News Column

George Stoney, Who Helped Create Public Access TV, Dies at 96

July 16, 2012

Tim Clodfelter

George Stoney, an acclaimed documentary filmmaker from Winston-Salem who helped start public access television, died Thursday at age 96.

Stoney, who had been ill, died at his apartment at Washington Square Village in New York on Thursday evening. His daughter, Louise Stoney, and Hospice staff were at his side.

"George Stoney was one of the pioneers of documentary film, bringing his early work and training as a journalist to enrich the genre," said Jane Daugherty, a family friend who teaches journalism at the University of Miami. "As a friend, more importantly, he was an inspiration: dedicated to social justice and to making public television and his films tools of democracy. He was also an extraordinary teacher at NYU and Stanford and in the larger community of filmmakers. He will be missed."

Stoney was a professor emeritus at New York University, where he taught film and television from 1970 until spring of this year. He also taught at such institutes as the University of Southern California and City College of New York.

He was born in Winston-Salem in 1916. He graduated from Reynolds High School in 1933 and went to the University of North Carolina at Chapel Hill, where he graduated in 1937 with a bachelor's degree in English and journalism.

"His father was a traveling preacher who did not make a lot of money," Daugherty said, "so George quite literally worked his way through the University of North Carolina in the 1930s, sometimes sleeping in unheated attics of friends because he could not afford a rooming house or place in a dorm."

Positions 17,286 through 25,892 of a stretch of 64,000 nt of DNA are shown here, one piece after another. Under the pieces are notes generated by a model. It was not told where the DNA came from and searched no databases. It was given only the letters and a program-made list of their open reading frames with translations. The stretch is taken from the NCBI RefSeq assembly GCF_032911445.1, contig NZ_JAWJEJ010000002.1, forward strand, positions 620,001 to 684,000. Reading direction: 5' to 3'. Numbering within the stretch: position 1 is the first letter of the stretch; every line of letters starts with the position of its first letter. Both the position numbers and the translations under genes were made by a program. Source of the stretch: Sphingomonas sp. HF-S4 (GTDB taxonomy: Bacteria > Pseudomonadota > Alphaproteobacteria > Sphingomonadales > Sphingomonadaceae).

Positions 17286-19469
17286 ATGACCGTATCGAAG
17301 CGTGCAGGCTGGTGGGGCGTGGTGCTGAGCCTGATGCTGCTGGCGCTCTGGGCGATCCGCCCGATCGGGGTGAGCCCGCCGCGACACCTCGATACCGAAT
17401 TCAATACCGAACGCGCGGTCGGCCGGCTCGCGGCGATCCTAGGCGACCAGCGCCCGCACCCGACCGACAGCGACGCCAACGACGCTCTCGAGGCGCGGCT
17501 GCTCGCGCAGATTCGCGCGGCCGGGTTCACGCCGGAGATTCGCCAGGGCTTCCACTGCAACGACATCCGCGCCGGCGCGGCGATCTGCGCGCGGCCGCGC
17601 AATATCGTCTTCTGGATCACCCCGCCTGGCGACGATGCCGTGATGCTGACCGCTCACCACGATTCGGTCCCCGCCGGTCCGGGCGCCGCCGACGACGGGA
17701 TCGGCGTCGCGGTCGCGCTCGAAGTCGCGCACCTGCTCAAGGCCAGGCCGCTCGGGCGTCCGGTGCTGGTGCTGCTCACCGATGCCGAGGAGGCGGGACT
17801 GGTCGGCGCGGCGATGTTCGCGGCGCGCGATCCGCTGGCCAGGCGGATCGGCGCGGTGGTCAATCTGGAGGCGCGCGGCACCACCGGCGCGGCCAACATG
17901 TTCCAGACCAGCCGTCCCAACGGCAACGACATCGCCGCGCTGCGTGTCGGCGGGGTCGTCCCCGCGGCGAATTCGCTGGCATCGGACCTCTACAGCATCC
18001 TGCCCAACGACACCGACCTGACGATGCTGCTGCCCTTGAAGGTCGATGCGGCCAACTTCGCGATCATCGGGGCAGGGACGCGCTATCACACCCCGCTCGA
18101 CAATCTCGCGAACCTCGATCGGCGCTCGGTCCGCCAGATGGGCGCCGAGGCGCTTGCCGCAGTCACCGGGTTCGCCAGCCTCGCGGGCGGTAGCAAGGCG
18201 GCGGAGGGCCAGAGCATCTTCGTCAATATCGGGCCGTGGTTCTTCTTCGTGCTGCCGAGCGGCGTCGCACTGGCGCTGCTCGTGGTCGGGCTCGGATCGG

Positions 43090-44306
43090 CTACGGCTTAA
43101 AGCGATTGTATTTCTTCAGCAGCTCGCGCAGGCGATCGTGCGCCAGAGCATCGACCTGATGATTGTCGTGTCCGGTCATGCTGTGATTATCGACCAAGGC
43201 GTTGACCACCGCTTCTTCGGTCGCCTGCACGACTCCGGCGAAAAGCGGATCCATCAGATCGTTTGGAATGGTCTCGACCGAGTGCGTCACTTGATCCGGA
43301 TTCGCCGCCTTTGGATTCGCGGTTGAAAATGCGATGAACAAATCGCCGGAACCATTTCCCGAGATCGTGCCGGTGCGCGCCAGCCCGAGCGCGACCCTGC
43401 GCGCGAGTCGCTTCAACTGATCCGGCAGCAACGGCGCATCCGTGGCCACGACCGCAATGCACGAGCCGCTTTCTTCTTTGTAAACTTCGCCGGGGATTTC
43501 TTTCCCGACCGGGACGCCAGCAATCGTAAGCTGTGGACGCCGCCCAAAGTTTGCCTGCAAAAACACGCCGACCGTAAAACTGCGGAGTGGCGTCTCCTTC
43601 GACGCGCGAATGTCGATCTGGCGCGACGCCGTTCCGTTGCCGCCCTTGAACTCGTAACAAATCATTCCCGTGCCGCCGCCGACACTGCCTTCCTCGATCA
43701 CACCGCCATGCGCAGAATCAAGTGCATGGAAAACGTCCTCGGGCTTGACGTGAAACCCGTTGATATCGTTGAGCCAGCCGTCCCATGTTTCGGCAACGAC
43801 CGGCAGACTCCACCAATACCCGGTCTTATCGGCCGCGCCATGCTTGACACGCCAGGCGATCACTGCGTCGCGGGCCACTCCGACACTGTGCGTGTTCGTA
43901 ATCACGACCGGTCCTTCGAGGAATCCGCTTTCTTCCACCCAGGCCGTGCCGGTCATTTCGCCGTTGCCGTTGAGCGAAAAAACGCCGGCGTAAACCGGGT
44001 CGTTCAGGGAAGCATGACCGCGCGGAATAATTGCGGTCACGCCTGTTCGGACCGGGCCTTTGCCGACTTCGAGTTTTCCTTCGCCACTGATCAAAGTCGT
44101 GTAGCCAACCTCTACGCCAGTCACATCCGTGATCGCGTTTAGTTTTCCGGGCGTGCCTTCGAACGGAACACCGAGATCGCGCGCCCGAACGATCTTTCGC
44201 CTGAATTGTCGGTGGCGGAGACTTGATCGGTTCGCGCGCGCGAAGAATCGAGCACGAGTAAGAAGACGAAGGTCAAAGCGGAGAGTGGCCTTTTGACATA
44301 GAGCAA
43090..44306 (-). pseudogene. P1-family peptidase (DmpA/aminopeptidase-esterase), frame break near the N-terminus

He later completed graduate work at New York University and elsewhere, and worked for a time as a freelance journalist. After serving as an Army intelligence officer during World War II, he shifted from journalism to filmmaking and founded his own documentary film company.

In 1971, he co-founded the Alternate Media Center at NYU, which helped start the movement to create public access television on cable TV.

"His impact on community media has been immortalized by the Alliance for Community Media's George Stoney Award, which goes to individuals or organizations making outstanding contributions to community media," according to a report at IndieWire, a website devoted to independent film.

Stoney made more than 50 documentary films, including "We Shall Overcome," a history of the civil rights-era song; "All My Babies," a film that was used to train black midwives in the 1950s, which Stoney described as "the best film I've been associated with"; and "The Uprising of '34," about the rise and fall of the organized labor movement among textile workers in the South in 1934.

"Uprising" was listed by Bill Moyers among the top 10 documentaries about social justice. In a 1995 interview with the Winston-Salem Journal, Stoney said that he made "Uprising" because he felt the full history of textile workers in the South had not been preserved.

"There is almost nothing about what the workers did," he said. "I'm not saying history is wrong. I'm just saying that history is incomplete."

Stoney is survived by his daughter, Louise Stoney of Albany, N.Y. and Lake Worth, Fla.; his son, James Bruce Stoney of Queens; a sister, Elizabeth Stoney Segal of Washington, D.C.; one granddaughter and a great-granddaughter.

The memorial service for Stoney will be held Monday evening at the Abrons Art Center in New York.

Source: (c)2012 Winston-Salem Journal (Winston Salem, N.C.). Distributed by MCT Information Services

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